Over the last several decades, warming in the Arctic has outpaced the already impressive increases in global mean temperatures. The impact of these increases in temperature has been observed in a multitude of ecological changes in North American tundra including changes in vegetative cover, depth of active layer, and surface water extent. The low topographic relief and continuous permafrost create an ideal environment for the formation of small water bodies—a definitive feature of tundra surface. In this study, water bodies in Nunavut territory in northern Canada were mapped using a long-term record of remotely sensed observations at 30 m spatial resolution from the Landsat suite of instruments. The temporal trajectories of water extent between 1985 and 2015 were assessed. Over 675,000 water bodies have been identified over the 31-year study period with over 168,000 showing a significant (p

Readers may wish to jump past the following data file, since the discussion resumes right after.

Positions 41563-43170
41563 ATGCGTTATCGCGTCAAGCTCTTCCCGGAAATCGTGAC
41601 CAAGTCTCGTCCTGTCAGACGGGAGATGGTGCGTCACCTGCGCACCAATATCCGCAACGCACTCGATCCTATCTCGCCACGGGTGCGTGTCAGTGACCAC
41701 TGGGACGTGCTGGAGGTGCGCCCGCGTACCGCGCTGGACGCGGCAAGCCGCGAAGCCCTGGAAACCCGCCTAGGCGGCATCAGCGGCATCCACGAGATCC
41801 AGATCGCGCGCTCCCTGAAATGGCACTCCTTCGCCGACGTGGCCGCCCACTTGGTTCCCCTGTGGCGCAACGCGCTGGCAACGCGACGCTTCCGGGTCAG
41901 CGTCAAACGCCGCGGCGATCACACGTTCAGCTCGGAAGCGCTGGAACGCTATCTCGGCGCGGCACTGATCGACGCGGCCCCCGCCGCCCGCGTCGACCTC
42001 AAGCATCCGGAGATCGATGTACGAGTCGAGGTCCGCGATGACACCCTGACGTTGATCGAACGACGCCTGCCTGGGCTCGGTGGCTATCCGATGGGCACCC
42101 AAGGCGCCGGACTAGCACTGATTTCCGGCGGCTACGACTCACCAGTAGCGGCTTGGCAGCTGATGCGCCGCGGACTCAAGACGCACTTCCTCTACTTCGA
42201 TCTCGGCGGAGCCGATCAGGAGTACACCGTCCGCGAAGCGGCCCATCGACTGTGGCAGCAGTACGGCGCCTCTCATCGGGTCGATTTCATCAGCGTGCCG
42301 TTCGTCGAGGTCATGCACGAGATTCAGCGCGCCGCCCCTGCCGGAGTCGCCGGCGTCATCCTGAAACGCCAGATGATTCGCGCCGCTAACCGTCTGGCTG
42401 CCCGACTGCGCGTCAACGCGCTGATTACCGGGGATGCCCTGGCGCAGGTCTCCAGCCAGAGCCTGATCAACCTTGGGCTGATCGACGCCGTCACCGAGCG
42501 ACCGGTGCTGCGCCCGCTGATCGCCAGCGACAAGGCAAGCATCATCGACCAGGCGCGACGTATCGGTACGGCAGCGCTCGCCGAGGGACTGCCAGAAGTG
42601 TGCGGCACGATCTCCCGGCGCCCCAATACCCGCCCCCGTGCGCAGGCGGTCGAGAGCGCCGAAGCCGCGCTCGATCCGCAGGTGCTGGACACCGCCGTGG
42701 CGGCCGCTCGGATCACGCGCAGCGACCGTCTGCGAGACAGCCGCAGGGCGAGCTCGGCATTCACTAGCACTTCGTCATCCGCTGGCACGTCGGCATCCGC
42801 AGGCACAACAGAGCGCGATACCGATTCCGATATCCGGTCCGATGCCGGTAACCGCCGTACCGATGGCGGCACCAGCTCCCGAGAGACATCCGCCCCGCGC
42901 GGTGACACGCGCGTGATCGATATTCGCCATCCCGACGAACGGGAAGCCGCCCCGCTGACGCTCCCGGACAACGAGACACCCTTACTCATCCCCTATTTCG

< 0.05) trend in surface area. Approximately 55% of water bodies with a significant trend were increasing in size while the remaining 45% were decreasing in size. The overall net trend for water bodies with a significant trend is 0.009 ha year−1
per water body.
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